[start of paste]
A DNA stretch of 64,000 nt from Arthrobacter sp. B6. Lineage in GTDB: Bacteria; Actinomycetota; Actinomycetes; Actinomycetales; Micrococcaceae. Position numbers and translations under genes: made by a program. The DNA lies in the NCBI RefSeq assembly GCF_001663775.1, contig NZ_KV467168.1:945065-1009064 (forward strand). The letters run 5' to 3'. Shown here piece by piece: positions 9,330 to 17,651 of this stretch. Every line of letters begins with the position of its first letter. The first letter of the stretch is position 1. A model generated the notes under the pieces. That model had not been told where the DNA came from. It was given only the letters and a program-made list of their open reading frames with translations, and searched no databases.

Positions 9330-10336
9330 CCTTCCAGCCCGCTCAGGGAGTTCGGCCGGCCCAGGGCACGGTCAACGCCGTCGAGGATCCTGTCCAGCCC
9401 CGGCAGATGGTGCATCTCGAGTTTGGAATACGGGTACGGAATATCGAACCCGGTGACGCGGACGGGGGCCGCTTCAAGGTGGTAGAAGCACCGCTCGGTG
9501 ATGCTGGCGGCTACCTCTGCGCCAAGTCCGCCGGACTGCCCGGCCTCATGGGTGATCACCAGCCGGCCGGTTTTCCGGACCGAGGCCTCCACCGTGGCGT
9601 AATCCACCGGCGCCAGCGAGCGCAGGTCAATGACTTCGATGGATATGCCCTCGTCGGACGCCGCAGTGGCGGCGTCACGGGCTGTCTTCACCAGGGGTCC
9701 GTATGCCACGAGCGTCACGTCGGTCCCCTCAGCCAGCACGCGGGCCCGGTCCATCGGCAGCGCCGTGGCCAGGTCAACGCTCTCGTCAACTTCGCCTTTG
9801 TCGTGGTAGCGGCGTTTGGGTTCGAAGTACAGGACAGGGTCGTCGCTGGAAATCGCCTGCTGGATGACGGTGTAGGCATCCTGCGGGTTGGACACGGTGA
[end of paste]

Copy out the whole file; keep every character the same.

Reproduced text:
A DNA stretch of 64,000 nt from Arthrobacter sp. B6. Lineage in GTDB: Bacteria; Actinomycetota; Actinomycetes; Actinomycetales; Micrococcaceae. Position numbers and translations under genes: made by a program. The DNA lies in the NCBI RefSeq assembly GCF_001663775.1, contig NZ_KV467168.1:945065-1009064 (forward strand). The letters run 5' to 3'. Shown here piece by piece: positions 9,330 to 17,651 of this stretch. Every line of letters begins with the position of its first letter. The first letter of the stretch is position 1. A model generated the notes under the pieces. That model had not been told where the DNA came from. It was given only the letters and a program-made list of their open reading frames with translations, and searched no databases.

Positions 9330-10336
9330 CCTTCCAGCCCGCTCAGGGAGTTCGGCCGGCCCAGGGCACGGTCAACGCCGTCGAGGATCCTGTCCAGCCC
9401 CGGCAGATGGTGCATCTCGAGTTTGGAATACGGGTACGGAATATCGAACCCGGTGACGCGGACGGGGGCCGCTTCAAGGTGGTAGAAGCACCGCTCGGTG
9501 ATGCTGGCGGCTACCTCTGCGCCAAGTCCGCCGGACTGCCCGGCCTCATGGGTGATCACCAGCCGGCCGGTTTTCCGGACCGAGGCCTCCACCGTGGCGT
9601 AATCCACCGGCGCCAGCGAGCGCAGGTCAATGACTTCGATGGATATGCCCTCGTCGGACGCCGCAGTGGCGGCGTCACGGGCTGTCTTCACCAGGGGTCC
9701 GTATGCCACGAGCGTCACGTCGGTCCCCTCAGCCAGCACGCGGGCCCGGTCCATCGGCAGCGCCGTGGCCAGGTCAACGCTCTCGTCAACTTCGCCTTTG
9801 TCGTGGTAGCGGCGTTTGGGTTCGAAGTACAGGACAGGGTCGTCGCTGGAAATCGCCTGCTGGATGACGGTGTAGGCATCCTGCGGGTTGGACACGGTGA